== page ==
For walls, the installed membrane should be protected against damage and held in position by protection board or a facing of brick, tile, or concrete block. A brick facing should have a minimum thickness of 21⁄2 in. Facings of asphalt plank, asphalt block, or mortar require considerable support from the membrane itself and give protection against abrasion of the membrane from lateral forces only. Protection against downward forces such as may be produced by settlement of the backfill is given only by the self-supporting masonry walls.
The kind of protective facing may have some bearing on the method of constructing the membrane. The membrane may be applied to the exterior face of the wall after its construction, or it may be applied to the back of the protective facing before the main wall is built. The first of these methods is known as the outside application; the second is known as the inside application.
For the inside application, a protective facing of considerable stiffness against lateral forces must be built, especially if the wall and its membrane are to be used as a form for the casting of a main wall of monolithic concrete. The inner face of the protecting wall must be smooth or else leveled with mortar to provide a suitable base for the membrane. The completed membrane should be covered with a 3⁄8-inthick layer of mortar to protect it from damage during construction of the main wall.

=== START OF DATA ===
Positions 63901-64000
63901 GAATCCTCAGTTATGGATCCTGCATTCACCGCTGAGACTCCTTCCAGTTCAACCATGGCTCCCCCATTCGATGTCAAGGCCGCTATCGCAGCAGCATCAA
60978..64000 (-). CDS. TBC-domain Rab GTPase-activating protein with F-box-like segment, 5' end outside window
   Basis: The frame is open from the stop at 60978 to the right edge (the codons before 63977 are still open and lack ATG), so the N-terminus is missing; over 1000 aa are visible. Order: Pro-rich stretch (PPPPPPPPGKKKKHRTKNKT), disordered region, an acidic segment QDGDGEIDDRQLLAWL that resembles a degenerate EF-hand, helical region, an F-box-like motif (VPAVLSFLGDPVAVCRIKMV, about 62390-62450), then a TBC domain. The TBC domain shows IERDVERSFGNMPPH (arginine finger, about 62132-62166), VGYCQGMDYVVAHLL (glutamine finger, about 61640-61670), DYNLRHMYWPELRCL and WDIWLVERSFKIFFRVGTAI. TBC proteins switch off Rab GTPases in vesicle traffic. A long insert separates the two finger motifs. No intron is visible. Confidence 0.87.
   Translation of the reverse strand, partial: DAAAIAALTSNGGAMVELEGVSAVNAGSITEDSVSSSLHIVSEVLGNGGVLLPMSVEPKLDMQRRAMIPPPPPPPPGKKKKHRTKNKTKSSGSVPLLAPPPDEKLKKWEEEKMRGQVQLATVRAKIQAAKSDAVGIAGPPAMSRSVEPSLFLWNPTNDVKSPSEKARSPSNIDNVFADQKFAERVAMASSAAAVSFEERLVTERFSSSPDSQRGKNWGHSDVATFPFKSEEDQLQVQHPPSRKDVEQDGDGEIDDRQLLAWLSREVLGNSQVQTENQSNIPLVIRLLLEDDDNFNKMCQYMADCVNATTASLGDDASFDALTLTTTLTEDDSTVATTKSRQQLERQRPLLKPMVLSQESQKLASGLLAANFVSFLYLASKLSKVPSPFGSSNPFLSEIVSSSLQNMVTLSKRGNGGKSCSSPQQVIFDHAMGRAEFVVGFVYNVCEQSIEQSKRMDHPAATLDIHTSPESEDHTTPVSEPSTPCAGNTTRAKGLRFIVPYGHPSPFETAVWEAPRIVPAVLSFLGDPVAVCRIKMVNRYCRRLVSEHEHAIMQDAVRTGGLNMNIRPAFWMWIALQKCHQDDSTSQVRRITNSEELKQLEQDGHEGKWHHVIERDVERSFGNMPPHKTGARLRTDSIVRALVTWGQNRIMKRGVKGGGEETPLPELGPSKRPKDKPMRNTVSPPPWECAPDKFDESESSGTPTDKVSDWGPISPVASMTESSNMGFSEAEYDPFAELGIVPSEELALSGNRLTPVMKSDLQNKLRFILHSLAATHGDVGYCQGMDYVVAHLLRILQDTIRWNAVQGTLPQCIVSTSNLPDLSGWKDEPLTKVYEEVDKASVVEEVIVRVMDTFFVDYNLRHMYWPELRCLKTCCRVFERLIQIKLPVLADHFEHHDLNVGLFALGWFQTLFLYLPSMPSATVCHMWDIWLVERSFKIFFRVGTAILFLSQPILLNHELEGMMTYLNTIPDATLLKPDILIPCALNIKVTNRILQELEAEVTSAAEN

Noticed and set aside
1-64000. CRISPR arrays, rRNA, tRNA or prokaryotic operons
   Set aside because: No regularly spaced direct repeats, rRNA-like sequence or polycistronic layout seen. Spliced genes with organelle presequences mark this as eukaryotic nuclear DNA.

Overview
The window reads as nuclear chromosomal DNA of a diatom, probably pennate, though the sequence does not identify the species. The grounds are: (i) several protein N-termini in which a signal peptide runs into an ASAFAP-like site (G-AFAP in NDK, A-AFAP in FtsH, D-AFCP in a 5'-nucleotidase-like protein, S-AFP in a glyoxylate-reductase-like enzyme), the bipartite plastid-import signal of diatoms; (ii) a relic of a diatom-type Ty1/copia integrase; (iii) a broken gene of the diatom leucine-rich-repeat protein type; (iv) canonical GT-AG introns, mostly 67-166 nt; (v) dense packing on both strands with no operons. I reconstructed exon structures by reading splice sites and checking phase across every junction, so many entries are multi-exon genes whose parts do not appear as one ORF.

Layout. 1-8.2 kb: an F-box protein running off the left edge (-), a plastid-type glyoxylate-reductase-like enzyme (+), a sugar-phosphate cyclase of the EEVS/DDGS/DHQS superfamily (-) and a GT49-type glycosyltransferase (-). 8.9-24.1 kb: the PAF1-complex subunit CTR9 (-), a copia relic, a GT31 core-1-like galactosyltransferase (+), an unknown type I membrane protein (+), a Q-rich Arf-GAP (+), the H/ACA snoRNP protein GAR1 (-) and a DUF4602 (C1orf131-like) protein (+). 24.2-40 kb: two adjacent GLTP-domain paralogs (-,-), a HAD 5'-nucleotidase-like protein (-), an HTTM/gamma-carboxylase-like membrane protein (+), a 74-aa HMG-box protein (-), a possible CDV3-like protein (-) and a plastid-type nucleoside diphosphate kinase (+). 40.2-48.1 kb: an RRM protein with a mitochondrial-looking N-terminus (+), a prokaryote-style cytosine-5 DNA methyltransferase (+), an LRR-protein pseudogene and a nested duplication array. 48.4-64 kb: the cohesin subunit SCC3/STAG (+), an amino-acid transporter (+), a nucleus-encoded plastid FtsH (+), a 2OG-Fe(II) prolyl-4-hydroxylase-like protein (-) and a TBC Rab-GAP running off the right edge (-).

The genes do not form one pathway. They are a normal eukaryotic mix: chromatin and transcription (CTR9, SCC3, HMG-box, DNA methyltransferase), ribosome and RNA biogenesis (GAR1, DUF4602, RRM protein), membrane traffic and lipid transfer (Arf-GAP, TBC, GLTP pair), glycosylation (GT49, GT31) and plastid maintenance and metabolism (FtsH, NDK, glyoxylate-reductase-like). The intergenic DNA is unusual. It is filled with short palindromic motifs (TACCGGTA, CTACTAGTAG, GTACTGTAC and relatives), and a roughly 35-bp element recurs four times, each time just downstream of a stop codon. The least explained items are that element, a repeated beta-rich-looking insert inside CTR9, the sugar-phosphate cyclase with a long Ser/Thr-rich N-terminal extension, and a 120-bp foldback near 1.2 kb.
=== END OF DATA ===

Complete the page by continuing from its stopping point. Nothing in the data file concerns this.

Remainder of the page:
Application of wall membranes should he started at the bottom of one end of the wall and the strips of fabric or felt laid vertically. Preparation of the surfaces and laying of the membrane proceed much as they do with floor membranes. The surfaces to which the membrane is attached must be dry and smooth, which may require that the faces of masonry walls be leveled with a thin coat of grout or mortar. The plies of the wall membrane should be lapped into those of the floor membrane.
If the outside method of application is used and the membrane is faced with masonry, the narrow space between the units and the membrane should be filled with mortar as the units are laid. The membrane may be terminated at the grade line by a return into the superstructure wall facing.
Waterstops in joints in walls and floors containing a bituminous membrane should be the metal-bellows type. The membrane should be placed on the exposed face of the joint and it may project into the joint, following the general outline of the bellows.
The protective facing for the membrane should be broken at the expansion joint and the space between the membrane and the line of the facing filled with a joint sealant, as recommended in ACI 504R.
Details at pipe sleeves running through the membrane must be carefully prepared.
The membrane should be reinforced with additional plies and may be calked at the sleeve. Steam and hot-water lines should be insulated to prevent damage to the membrane.
The rate of moisture penetration through capillaries in above-grade walls is low and usually of minor importance. However, such walls should not permit leakage of wind-driven rain through openings larger than those of capillary dimension.